LONDON (Reuters) - Royal Dutch Shell has started producing oil and gas at its Appomattox deep water platform in the Gulf of Mexico, one of the largest projects launched in the basin in recent years.
The Anglo-Dutch company said the floating production system will produce around 175,000 barrels of oil and gas equivalent per day (boed).
Appomattox, which is located in U.S. waters, was completed ahead of its expected startup in the third quarter of 2019 and at around 40% below its initial planned cost in 2015, Shell said. It is the first producing field in the Norphlet area and “just the beginning” of activity there, Shell said.
Shell holds 79% of the project while Chinese state oil and gas producer CNOOC Ltd holds the remaining 21%.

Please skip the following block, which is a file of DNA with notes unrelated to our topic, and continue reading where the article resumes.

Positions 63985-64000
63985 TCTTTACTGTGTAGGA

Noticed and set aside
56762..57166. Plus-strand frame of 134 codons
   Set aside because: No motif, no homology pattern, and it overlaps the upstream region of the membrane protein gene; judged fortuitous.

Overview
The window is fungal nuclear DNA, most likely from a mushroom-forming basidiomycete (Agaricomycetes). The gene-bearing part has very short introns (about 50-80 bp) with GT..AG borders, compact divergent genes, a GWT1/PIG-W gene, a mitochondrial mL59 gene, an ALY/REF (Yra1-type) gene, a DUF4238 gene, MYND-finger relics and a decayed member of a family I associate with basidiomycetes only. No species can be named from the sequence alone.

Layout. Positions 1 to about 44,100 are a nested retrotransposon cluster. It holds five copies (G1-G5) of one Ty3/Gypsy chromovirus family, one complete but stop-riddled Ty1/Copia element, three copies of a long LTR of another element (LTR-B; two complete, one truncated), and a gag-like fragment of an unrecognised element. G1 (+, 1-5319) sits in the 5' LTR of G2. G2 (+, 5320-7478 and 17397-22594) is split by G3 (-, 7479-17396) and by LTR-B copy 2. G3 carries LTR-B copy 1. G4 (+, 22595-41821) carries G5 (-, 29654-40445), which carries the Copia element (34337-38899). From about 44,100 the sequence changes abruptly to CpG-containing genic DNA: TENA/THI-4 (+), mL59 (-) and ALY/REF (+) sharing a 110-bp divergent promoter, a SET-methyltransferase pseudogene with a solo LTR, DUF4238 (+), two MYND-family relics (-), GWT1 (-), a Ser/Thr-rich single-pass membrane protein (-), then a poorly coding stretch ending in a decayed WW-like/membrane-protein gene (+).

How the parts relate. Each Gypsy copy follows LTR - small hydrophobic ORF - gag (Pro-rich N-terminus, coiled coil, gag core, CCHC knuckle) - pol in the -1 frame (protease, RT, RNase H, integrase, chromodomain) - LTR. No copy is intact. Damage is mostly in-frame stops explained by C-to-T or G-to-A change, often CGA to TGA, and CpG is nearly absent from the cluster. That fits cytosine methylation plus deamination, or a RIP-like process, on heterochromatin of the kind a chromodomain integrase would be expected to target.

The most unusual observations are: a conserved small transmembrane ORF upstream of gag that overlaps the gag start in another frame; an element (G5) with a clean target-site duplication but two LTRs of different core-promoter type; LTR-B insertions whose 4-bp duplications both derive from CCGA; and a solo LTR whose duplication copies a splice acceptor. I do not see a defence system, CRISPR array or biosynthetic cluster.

Shell is one of the world’s largest deepwater producers and its offshore production is on track to reach 900,000 boed by 2020, it said.
In February, Shell and its partners started production at the Lula North field offshore Brazil.
The start of production at Appomattox, Lula North and the Prelude liquefied natural gas (LNG) vessel off Australia earlier this year is expected to add $5 billion to Shell’s cash flow by 2020, analysts at Jefferies said.
For a graphic on Shell's cash flow Q1, see: tmsnrt.rs/2WilbiX
For a graphic on Shell 2018 reserves, see: tmsnrt.rs/2SkUWta
Reporting by Ron Bousso; Editing by Susan Fenton